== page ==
If the mass of the stellar remnant is high enough, the neutron degeneracy pressure will be insufficient to prevent collapse below the Schwarzschild radius. The stellar remnant thus becomes a black hole. The mass at which this occurs is not known with certainty, but is currently estimated at between 2 and 3 M☉.
Black holes are predicted by the theory of general relativity. According to classical general relativity, no matter or information can flow from the interior of a black hole to an outside observer, although quantum effects may allow deviations from this strict rule. The existence of black holes in the universe is well supported, both theoretically and by astronomical observation.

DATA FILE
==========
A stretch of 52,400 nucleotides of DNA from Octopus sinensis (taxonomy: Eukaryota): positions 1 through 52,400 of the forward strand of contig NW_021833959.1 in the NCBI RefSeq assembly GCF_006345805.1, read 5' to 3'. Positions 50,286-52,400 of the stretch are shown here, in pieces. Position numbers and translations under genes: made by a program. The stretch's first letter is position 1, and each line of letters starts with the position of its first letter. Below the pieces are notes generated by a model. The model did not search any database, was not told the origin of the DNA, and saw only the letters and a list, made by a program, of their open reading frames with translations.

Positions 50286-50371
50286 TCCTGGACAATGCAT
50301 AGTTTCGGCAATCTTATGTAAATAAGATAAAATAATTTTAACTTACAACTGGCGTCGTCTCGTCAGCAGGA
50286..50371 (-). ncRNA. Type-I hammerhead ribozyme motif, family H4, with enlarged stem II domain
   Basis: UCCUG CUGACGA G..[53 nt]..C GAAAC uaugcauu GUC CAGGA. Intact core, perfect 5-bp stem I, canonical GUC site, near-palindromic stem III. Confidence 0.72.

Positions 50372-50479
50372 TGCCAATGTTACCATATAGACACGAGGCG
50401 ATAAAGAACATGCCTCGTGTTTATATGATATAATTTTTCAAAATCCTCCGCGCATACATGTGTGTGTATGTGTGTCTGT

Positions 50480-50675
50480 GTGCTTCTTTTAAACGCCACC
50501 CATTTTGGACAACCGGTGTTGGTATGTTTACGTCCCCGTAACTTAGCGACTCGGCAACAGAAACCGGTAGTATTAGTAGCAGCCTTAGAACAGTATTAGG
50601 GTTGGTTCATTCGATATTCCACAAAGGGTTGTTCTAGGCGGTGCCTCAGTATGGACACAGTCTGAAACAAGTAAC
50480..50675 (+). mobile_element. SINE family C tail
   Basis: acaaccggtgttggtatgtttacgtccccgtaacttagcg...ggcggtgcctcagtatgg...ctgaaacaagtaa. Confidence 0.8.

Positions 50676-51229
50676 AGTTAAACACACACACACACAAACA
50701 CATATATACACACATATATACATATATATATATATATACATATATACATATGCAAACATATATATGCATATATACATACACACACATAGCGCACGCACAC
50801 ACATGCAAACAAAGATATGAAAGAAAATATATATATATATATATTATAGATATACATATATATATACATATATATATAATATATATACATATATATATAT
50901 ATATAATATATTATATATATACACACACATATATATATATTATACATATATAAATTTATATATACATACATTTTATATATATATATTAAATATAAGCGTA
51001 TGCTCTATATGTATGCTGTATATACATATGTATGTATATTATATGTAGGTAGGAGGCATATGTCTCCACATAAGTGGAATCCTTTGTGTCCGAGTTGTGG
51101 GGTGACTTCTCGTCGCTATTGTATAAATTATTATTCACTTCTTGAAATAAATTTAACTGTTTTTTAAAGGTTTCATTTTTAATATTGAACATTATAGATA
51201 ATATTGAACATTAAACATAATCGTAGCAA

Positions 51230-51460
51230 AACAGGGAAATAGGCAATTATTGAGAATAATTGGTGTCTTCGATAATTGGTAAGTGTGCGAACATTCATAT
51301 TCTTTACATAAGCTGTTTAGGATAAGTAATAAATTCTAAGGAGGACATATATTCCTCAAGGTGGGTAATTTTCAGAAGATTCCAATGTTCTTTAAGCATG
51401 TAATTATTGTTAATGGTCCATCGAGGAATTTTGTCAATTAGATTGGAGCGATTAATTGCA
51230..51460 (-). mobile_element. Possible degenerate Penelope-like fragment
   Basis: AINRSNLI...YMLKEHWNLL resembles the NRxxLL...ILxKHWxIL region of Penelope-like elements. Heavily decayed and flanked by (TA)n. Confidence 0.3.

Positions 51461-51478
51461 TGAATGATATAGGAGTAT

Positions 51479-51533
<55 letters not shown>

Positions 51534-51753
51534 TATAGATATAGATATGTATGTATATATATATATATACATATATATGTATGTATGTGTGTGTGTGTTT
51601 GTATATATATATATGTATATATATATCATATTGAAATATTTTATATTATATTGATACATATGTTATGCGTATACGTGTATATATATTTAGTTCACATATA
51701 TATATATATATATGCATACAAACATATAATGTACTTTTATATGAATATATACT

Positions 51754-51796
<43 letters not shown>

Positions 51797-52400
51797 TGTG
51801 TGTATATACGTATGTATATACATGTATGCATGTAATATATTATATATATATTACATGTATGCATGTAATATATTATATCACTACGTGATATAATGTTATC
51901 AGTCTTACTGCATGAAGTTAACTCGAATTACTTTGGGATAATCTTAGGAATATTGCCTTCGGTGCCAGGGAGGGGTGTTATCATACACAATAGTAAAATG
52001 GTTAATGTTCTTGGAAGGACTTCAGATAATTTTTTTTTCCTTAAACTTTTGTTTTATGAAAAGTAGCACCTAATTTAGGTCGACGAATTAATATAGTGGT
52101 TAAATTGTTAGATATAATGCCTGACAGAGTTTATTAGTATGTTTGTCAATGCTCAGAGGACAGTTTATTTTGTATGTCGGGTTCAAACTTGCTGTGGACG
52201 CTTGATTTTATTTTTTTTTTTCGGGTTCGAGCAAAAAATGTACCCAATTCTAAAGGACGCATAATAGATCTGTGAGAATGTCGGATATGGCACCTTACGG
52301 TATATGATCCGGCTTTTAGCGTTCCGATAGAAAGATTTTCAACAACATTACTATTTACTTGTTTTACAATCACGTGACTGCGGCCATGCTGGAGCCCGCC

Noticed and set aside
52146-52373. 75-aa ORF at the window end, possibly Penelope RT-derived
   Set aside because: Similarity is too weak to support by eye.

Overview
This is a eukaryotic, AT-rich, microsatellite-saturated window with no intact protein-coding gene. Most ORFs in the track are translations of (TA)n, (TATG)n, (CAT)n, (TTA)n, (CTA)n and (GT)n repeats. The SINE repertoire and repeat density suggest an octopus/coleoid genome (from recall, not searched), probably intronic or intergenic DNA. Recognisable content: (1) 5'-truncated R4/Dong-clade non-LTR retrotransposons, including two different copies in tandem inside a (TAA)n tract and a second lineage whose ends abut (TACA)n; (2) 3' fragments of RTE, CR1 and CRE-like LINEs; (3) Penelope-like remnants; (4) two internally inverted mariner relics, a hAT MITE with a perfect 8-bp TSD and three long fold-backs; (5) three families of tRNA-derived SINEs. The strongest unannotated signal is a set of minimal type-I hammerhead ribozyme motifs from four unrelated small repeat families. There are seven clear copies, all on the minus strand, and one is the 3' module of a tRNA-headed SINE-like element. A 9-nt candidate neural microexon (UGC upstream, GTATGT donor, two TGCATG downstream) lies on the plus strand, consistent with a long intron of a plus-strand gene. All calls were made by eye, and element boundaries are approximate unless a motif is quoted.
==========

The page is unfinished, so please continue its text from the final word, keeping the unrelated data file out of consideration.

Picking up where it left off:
Because the core-collapse mechanism of a supernova is, at present, only partially understood, it is still not known whether it is possible for a star to collapse directly to a black hole without producing a visible supernova, or whether some supernovae initially form unstable neutron stars which then collapse into black holes; the exact relation between the initial mass of the star and the final remnant is also not completely certain. Resolution of these uncertainties requires the analysis of more supernovae and supernova remnants.